Piano Sheets > Otto Harbach Sheet Music > Smoke Gets In Your Eyes (ver. 1) Piano Sheet

Smoke Gets In Your Eyes (ver. 1) by Otto Harbach - Piano Sheets and Free Sheet Music

About the Song
   Other avaliable versions of this music sheet: Version 1  Version 2  
"Smoke Gets in Your Eyes" is a show tune written by American composer Jerome Kern and lyricist Otto Harbach for their 1933 operetta Roberta. It was performed by Irene Dunne for the 1935 film adaptation, costarring Fred Astaire, Ginger Rogers and Randolph Scott. It has been covered by numerous artists, beginning with Paul Whiteman and His Orchestra with Bob Lawrence on vocal, which went to the top of the charts in 1934, and including Nat "King" Cole who first covered it in 1946. Possibly the most famous version was recorded in 1958 by the doo wop group The Platters, which became a number one hit on the U.S. Billboard Hot 100 in 1959. In 1956, Vic Damone covered this song with a very dramatic, different and interesting rendition. "Smoke Gets in Your Eyes" became one of Vic Damone's most famous songs. A 1972 remake by British band Blue Haze also became popular. Saxophone player Boots Randolph did.    Download this sheet!
About the Artist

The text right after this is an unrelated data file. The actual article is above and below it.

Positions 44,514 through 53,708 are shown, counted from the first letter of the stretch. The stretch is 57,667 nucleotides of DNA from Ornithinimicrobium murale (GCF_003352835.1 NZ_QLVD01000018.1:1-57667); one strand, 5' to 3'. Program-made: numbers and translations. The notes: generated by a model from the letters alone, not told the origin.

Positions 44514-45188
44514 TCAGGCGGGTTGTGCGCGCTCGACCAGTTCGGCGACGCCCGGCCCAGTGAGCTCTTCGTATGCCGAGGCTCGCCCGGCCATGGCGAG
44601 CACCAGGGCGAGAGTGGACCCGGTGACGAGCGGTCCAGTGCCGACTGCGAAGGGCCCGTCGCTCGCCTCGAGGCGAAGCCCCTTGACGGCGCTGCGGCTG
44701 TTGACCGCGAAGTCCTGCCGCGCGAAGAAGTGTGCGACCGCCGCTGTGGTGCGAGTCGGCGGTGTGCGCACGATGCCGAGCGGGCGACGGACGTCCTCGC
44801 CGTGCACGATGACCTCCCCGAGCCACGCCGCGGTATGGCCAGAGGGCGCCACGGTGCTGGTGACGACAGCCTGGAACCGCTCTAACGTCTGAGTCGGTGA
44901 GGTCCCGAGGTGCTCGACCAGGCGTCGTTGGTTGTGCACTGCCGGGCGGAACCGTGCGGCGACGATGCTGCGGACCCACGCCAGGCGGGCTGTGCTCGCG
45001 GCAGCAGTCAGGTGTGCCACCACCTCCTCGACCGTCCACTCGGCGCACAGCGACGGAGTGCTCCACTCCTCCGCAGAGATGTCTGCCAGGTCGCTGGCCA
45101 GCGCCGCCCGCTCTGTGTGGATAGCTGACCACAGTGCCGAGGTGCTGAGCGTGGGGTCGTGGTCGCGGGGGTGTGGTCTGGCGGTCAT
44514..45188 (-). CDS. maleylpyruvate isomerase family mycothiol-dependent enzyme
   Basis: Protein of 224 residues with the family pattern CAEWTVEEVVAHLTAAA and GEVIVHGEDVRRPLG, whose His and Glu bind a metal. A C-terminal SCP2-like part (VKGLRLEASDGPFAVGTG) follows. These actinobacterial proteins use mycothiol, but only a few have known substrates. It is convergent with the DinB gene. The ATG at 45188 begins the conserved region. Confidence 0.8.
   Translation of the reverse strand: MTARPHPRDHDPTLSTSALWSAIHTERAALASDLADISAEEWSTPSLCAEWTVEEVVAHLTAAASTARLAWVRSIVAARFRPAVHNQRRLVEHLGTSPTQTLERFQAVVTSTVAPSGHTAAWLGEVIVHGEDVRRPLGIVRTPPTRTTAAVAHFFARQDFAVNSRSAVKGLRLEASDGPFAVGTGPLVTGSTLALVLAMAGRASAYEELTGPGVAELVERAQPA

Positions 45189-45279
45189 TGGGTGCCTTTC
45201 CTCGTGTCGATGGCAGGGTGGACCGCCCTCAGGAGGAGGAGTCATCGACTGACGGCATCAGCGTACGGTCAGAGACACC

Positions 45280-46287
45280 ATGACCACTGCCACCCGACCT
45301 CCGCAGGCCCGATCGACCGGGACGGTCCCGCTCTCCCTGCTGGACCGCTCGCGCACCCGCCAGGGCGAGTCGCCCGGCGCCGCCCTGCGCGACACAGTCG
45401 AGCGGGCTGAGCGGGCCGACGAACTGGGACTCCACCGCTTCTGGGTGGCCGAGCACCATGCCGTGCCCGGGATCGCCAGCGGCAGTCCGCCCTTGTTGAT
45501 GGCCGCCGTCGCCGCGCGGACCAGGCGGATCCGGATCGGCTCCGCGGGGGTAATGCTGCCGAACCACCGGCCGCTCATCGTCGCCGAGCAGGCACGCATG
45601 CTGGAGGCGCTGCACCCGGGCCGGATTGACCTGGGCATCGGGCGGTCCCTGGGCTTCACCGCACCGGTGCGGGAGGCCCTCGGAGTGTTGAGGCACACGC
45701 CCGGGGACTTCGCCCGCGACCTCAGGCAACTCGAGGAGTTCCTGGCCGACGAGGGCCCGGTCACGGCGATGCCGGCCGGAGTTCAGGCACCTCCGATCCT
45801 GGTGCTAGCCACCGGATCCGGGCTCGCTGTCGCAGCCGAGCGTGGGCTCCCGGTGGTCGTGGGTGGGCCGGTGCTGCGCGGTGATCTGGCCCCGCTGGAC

Otto Abels Harbach, born Otto Abels Hauerbach (August 18, 1873 – January 24, 1963) was an American lyricist and librettist of about 50 musical comedies. Some of his more famous lyrics are for "Smoke Gets in Your Eyes", "Indian Love Call" and "Cuddle Up a Little Closer". Harbach was born in Salt Lake City, Utah to Danish immigrant parents Adolph Hauerbach and his wife Sena Olsen, and attended the Salt Lake Collegiate Institute, transferring to Knox College, in Galesburg, Illinois, where he was a friend of Carl Sandburg, joined Phi Gamma Delta Fraternity, and graduated in 1895. He obtained his masters degree in English from Whitman College in Walla Walla, Washington, and attended Columbia University in New York with the goal of becoming an English professor. In the early 1900s, complaining of eye difficulties making prolonged reading uncomfortable, he became a newspaper reporter. He also worked at various advertising agencies. He collaborated as lyricist or librettist with Karl Hoschna, Rudolf Friml, Oscar Hammerstein II, Jerome Kern, Louis Hirsch, Herbert Stothart, Vincent Youmans, George Gershwin, and Sigmund Romberg. He was a charter member.
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